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Versions: (RFC 2570) 00 01 02 RFC 3410

INTERNET-DRAFT                                           Jeffrey D. Case
                                                     SNMP Research, Inc.
                                                              Russ Mundy
                                      NAI Labs, Network Associates, Inc.
                                                           David Partain
                                                                Ericsson
                                                             Bob Stewart
                                                                 Retired

                    Introduction to Version 3 of the
                 Internet-Standard Management Framework

                      $Date: 2002/06/20 15:45:00 $
                  draft-ietf-snmpv3-rfc2570bis-02.txt
           $Revision: 2.2.2 $ -- $Date: 2002/06/20 15:45:00 $


Status of this Memo

This document is an Internet-Draft and is in full conformance with all
provisions of Section 10 of RFC2026.

Internet-Drafts are working documents of the Internet Engineering Task
Force (IETF), its areas, and its working groups.  Note that other groups
may also distribute working documents as Internet-Drafts.

Internet-Drafts are draft documents valid for a maximum of six months
and may be updated, replaced, or obsoleted by other documents at any
time.  It is inappropriate to use Internet-Drafts as reference material
or to cite them other than as "work in progress."

The list of current Internet-Drafts can be accessed at
           http://www.ietf.org/ietf/1id-abstracts.txt

The list of Internet-Draft Shadow Directories can be accessed at
           http://www.ietf.org/shadow.html.




















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                                Abstract


     The purpose of this document is to provide an overview of the
     third version of the Internet-Standard Management Framework,
     termed the SNMP version 3 Framework (SNMPv3).  This Framework
     is derived from and builds upon both the original Internet-
     Standard Management Framework (SNMPv1) and the second
     Internet-Standard Management Framework (SNMPv2).

     The architecture is designed to be modular to allow the
     evolution of the Framework over time.

     This document is intended to become an update to and a
     replacement for RFC 2570 which currently has the
     standardization status of "Informational." This document
     includes up-to-date information reflecting changes since April
     1999 when RFC 2570 was first published.

     This document is a work product of the SNMPv3 Working Group of
     the Internet Engineering Task Force (IETF).





























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0.  Revision History:

This entire section should be removed by the RFC editor when publishing.

Version 2.2.2:  20 June 2002 15:45:00 (EDT)
  .  [JDC] convert nroff to final files, fix up Makefile and nroff problems
     and minor cosmetics including page breaks producing
     (draft-ietf-snmpv3-rfc2570bis-02.txt)

Version 2.2.1:  20 June 2002 16:00:00 (Swedish)
  .  [DLP] incorporate comments from the mailing list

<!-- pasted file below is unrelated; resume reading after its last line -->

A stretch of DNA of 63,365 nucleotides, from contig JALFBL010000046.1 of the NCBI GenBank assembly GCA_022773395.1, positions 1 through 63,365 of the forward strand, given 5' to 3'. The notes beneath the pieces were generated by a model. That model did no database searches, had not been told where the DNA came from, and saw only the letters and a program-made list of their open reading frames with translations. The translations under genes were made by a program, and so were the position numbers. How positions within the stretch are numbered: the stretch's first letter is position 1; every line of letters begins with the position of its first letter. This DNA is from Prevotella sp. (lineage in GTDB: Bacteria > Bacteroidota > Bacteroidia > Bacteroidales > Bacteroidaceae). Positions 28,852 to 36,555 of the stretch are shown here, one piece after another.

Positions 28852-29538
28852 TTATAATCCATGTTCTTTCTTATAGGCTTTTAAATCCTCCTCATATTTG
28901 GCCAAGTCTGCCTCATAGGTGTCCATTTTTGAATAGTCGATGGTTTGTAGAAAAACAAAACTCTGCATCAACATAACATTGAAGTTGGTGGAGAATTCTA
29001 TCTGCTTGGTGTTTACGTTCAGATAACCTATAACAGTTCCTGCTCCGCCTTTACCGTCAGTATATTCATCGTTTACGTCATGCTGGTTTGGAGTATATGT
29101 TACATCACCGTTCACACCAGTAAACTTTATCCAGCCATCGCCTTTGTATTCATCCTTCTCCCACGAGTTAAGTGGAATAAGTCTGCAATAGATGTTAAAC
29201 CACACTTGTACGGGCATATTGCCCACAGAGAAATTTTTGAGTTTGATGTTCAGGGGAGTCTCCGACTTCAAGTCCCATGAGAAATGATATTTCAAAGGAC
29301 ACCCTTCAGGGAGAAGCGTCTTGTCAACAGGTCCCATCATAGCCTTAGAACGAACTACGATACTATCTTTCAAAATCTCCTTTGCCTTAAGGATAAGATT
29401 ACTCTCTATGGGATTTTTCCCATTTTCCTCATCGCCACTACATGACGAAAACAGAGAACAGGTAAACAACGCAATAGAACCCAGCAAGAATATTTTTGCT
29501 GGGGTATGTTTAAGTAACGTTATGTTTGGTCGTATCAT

on (draft-ietf-snmpv3-rfc2570bis-01.txt) which was also known for a brief
     period as (draft-ietf-snmpv3-intro-v2-01.txt)

Version 2.1.2:  22 Apr 2002 15:37:00
  .  incorporate comments from david and russ producing
     (draft-ietf-snmpv3-intro-v2-01.txt) which was renamed
     (draft-ietf-snmpv3-rfc2570bis-01.txt) before ID publication

Version 2.1.1:  11 Apr 2002 12:00:00
  .  address comments from the mailing list wrt version 2.0.1
     which was known as both (draft-ietf-snmpv3-intro-v2-00.txt)
     and (draft-ietf-snmpv3-rfc2570bis-00.txt)

Version 2.0.1:  22 Feb 2002 13:31:00
  .  re-align .rf sources with content of rfc2570
  .  initial update to reflect base documents going from draft to full std
  .  supply requested explanatory text with regard to standardization
     status of SMIv1, SNMPv1, and SNMPv2c
  .  produced (draft-ietf-snmpv3-intro-v2-00.txt) which was renamed
     (draft-ietf-snmpv3-rfc2570bis-00.txt) before ID publication

Version 1.5:

  .  version sent to rfc editor, resulting in publication of RFC 2570


Open Issues

   .  in the category of a "don't forget" reminder ... this document
      should obsolete both rfc 2570 and rfc 1441, (1441 never got
      moved to historic per todo-list request mailgram from
      bert 20 Aug 2001)







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1.  Introduction

This document is an introduction to the third version of the Internet-
Standard Management Framework, termed the SNMP version 3 Management
Framework (SNMPv3) and has multiple purposes.

First, it describes the relationship between the SNMP version 3 (SNMPv3)
specifications and the specifications of the SNMP version 1 (SNMPv1)
Management Framework, the SNMP version 2 (SNMPv2) Management Framework,
and the Community-based Administrative Framework for SNMPv2.

Second, it provides a roadmap to the multiple documents which contain
the relevant specifications.

Third, this document provides a brief easy-to-read summary of the
contents of each of the relevant specification documents.

This document is intentionally tutorial in nature and, as such, may